While in Geneva last month, the WWDIN team presented our findings during two interactions with the CRPD – one with the entire committee and a second meeting with committee member Mr. Jun Ishikawa. In both our engagements, we were able to impress on the CRPD committee members the violations of the rights of women with disabilities in India, the roots of these problems, and their varied nature. The committee members asked pertinent questions, asking for clarification on several points and duly noted that there is a need to engage more proactively on issues of violence against women with disabilities. The outcome of the pre-session has been favourable as the List of Issues mentions the violations of rights of women with disabilities and enjoins the Indian state to be more proactive in addressing the concerns of women with disabilities across the country.

This article was written collaboratively between Nandini Ghosh, Assistant Professor at the Institute of Development Studies, Kolkata, and Reena Mohanty, Programme Officer, Shanta Memorial Rehabilitation Centre, Odisha.

Following the money: cash transfers

(Above) Helen Mudora presents project results at the Foundation’s annual grants workshop. The workshop shares monitoring and evaluation techniques with new grants partners and provides opportunities for networking and knowledge sharing.

Earlier this month, Helen Mudora, Programme Manager at Africa Platform for Social Protection (APSP), presented the results of her organisation’s project ‘Enhancing accountability for cash transfer programmes’ to our new cohort of grantees and our Board members at the annual Commonwealth Foundation grants workshop.

APSP’s project is being delivered in the counties of Busia, Kilifi and Kajiado in Kenya. In this interview, Helen discussed some results and lessons the project has generated with Gillian Cooper from the Knowledge, Learning and Communications team.

Gillian: What are social protection cash transfers?

Helen: The Africa Union defines social protection as: ‘responses by the state and society to protect citizens from risks, vulnerabilities and deprivations. It also includes strategies and programmes aimed at ensuring a minimum standard of livelihood for all people in a given country. This entails measures to secure education and health care, social welfare, livelihoods, access to a stable income, as well as employment’.

Social protection is largely seen to have three pillars: health insurance, social security, and social assistance.  In Kenya, the three most common social assistance programmes include the Orphans and Vulnerable Children cash transfer (OVC-CT), the Older Persons cash transfer (OPCT) and the Persons with Severe Disabilities cash transfer (PWSD-CT).

‘Cash transfers have transformed the lives of thousands of people who would ordinarily find it a challenge to meet even their basic needs.’

The orphans and vulnerable children cash transfer programme was started by UNICEF as a pilot, mainly as a response to the crisis of HIV orphans. It is now funded by the government and gradually over time has included all children who face poverty and vulnerability.

Cash transfer programmes for older persons respond to the unique challenges faced by older persons including low income levels and destitution.

The Persons with Severe Disabilities cash transfer programme was started to meet the basic needs of carer families who may not be in a position to find time to generate income because of caring responsiblities for a family member with a severe disability.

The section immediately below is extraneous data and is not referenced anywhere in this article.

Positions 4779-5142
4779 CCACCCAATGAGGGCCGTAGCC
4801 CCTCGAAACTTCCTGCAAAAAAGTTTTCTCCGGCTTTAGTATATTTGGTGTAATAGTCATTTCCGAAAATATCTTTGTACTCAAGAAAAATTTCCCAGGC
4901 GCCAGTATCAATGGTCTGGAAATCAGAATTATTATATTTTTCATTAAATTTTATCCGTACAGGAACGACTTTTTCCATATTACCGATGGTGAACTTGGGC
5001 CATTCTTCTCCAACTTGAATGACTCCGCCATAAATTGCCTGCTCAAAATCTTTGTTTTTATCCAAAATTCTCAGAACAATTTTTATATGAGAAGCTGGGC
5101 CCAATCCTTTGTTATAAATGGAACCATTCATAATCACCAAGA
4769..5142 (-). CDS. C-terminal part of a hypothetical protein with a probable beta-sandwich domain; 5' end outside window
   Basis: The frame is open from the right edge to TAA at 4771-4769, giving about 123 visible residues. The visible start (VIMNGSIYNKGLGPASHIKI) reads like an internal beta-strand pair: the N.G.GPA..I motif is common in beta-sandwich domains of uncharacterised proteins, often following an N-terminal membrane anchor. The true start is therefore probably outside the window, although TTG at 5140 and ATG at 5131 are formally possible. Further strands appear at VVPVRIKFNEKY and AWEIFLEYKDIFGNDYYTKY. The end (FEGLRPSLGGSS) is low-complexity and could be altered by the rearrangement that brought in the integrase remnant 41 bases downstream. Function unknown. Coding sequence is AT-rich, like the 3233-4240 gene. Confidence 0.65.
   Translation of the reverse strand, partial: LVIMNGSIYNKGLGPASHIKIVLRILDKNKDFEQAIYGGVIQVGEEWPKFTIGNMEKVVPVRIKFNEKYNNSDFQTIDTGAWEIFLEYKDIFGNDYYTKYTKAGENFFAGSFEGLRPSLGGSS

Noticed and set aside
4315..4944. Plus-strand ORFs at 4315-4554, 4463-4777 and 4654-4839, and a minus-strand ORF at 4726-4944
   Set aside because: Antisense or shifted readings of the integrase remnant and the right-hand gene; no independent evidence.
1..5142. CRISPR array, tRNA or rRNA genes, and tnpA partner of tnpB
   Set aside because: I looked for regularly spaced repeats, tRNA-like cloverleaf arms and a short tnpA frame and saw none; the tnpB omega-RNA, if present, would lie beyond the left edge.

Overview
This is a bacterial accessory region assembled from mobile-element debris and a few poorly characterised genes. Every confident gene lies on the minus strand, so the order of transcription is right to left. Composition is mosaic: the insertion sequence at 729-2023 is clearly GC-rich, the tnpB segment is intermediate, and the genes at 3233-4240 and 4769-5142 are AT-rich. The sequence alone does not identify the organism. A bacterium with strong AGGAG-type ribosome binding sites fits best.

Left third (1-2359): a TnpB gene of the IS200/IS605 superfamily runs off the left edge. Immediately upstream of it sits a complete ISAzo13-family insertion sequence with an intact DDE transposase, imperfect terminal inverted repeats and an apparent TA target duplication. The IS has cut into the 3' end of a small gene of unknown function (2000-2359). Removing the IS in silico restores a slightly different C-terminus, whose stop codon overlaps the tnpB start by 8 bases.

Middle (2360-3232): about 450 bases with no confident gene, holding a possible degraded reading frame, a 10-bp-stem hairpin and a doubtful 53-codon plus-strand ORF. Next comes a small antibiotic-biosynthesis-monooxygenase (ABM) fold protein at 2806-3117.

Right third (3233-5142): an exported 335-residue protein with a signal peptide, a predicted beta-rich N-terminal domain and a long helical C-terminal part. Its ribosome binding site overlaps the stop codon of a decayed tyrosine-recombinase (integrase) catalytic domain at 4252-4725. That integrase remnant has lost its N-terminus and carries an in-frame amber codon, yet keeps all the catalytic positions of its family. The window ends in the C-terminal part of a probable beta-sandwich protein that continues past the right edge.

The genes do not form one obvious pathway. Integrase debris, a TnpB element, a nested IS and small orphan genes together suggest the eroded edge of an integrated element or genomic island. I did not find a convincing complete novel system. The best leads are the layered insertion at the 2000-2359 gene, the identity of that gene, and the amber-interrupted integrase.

In many countries, the poorest of the poor are PwDs. They face multiple barriers – the system disadvantages PwDs from earning an income. They don’t have access to services and there’s no transport to take them to school. Without schooling there is a close correlation to poverty – only about 5% of PwDs in Kenya make it to university – and so the PwDs cash transfer helps to redress this imbalance. Cash transfers have transformed the lives of thousands of people who would ordinarily find it a challenge to meet even their basic needs.

Gillian: What did APSP’s community sensitisation and social audits uncover about the cash transfer programme?

Helen: APSP works with communities to promote citizen engagement in the delivery of cash transfer services through social audits. We identify community organisations to work with, who in turn identify community monitors who form the link between government programmes, citizens, and beneficiaries.

APSP trains the community monitors in social protection, rights-based approaches and advocacy.

Community sensitisation forums are held to increase awareness levels of the communities and citizens about existing social protection programmes. APSP, in collaboration with community groups, then conduct a social audit of government programmes.

The social audit is a deeper way of generating evidence to inform policy.

This entails collecting data on various parameters of the government service charter, including timeliness of payments, distance to collection points, dignity in service delivery, awareness of existing government programmes, as well as impact of the cash transfers.

‘APSP is conscious to strike a balance, making sure not to undermine the relationship with government and manage the politics so it does not become confrontational.’

Our audits have found that some people in rural areas have to walk more than 6km, sometimes 7km, to collect the cash.  In the urban areas this is not a problem as the service has been more decentralised and the road infrastructure is good. In rural areas beneficiaries walk longer distances to access the cash. We also found that the timeliness of payments varies. 50% say they get their payments on time. 33% have to wait about 6 months. For the rest, the time varies, some have delays more than six months.